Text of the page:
29 de Março de 2021 -
Hello, my friend! How's it going? I'm happy to see you here. This preparation will increase your resilience, my dear. I'm sure of it.
The first section of the TOEFL iBT® test is the Reading section.
This section uses reading passages from university-level textbooks that introduce a topic. The passages may have been changed slightly to make them appropriate for testing purposes, but they are real academic materials.
Topics of the reading passages can vary, but you do not need to have any prior knowledge of the topics. Everything you need to know to answer the questions is in the passages, because the questions are testing your English skills, not your knowledge of the topic.
There are 3 or 4 reading passages of about 700 words each. For each passage, there are 12 to 14 multiple-choice questions.
Most questions have four choices and a single correct answer. Some questions ask you to select two or more correct answers from a larger group of choices.
You will have 60 to 80 minutes to complete the Reading section. During that time, you can return to previous questions to review or change your answers.
What's the best strategy to understand the texts of my TOEFL?
Good reading techniques will give you the best chance to do well on the TOEFL reading section. It's a good idea to begin by focusing on the big picture. What topic is going to be discussed in the passage? Before you begin to read, take a look at the title, and the illustration at the beginning of the passage. If there is one.
Then, for the text, you can use the technique called skimming. Take a glance at the first few sentences
of the first paragraph. These sentences form the introduction and usually give the reader an idea of
what is to come. Then take a look at the first sentence of each of the other paragraphs. These sentences often provide information about the main point, or points, in each paragraph. At this stage, you should have an impression of what the main topic of the passage is. As well as an understanding of some of the key ideas to be discussed. You should also have an impression about the author's intent.
Is the author explaining a phenomenon, or presenting opposing points of view?
What is the main purpose of the text you're reading?
While you skim, pay attention to the structure, or organization of the passage. You may want to take notes in the form of an outline. Read the passage carefully, from beginning to end. As you read, you can fill in more of the outline. Such as the specific details that support some of the key ideas. Remember to just jot down phrases. The outline, or notes, are only meant to help you remember what you've read. You shouldn't spend a lot of time writing. Don't worry if you don't understand everything in the passage. It's not necessary to understand every detail.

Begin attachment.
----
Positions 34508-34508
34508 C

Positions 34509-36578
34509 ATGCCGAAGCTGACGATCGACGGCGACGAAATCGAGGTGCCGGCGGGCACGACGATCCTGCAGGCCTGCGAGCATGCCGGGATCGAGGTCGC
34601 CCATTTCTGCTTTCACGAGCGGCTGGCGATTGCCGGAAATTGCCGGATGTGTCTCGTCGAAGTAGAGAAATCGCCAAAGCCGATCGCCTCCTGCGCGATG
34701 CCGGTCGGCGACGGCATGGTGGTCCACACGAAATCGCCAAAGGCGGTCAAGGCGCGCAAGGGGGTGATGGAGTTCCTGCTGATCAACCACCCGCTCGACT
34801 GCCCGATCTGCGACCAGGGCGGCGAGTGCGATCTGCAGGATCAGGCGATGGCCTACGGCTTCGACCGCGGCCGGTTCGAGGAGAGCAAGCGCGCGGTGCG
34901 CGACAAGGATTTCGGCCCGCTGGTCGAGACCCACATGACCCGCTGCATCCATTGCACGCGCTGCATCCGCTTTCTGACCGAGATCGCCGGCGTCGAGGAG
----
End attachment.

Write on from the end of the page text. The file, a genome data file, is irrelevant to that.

What is important is that you understand the main idea being discussed.
It's also important to think about why the author has included pieces of information. Is a piece of information an example of a phenomenon?
A supporting detail for an argument? Or, perhaps the introduction of a new idea.
After reading through the passage, begin to look at the questions. Once you read each question, you can go back to the passage to look in a targeted way for the information you need to answer that question. This is called scanning. For instance, if a question asks about climate in the Middle Ages, then look for those words in the passage. After you've located them, re-read the phrases and sentences containing those words. You should be able to find the information you need to answer the question. Remember, that as you look at each question you'll be able to see the paragraph, or paragraphs, that the question refers to on one side of your computer screen. You will also be able to scroll through the entire passage. So, if you keep these things in mind, you should be able to move through all the questions for each reading passage at a reasonable pace. Just remember to answer all the questions the best you can.
TIPS from TOEFL writers:
There are several key skills that you’ll need to be successful in the Reading section. You should be able to:
1. Synthesize information presented in the text:
This means that you can read chunks of text and identify main ideas being expressed. You should be able to draw connections between individual sentences and paraphrase the information that is presented.
2. Identify the author’s rhetorical purpose:
When you read a piece of information, you should be able to understand why the author has included it. Is it an example of a phenomenon, a supporting detail for an argument, or perhaps the introduction of a new idea? Understanding the structure of each paragraph and the whole passage is critical to understanding its contents.
3. Scan the text to find specific pieces of information:
In order to put together the big picture about what’s going on in a passage, you will also need to comprehend the little pieces that fit together to make that big picture. It is important to be able to quickly locate a sentence or portion of a paragraph that discusses a particular point. Once you’ve found that sentence, you can re-read it in order to understand exactly what is being expressed.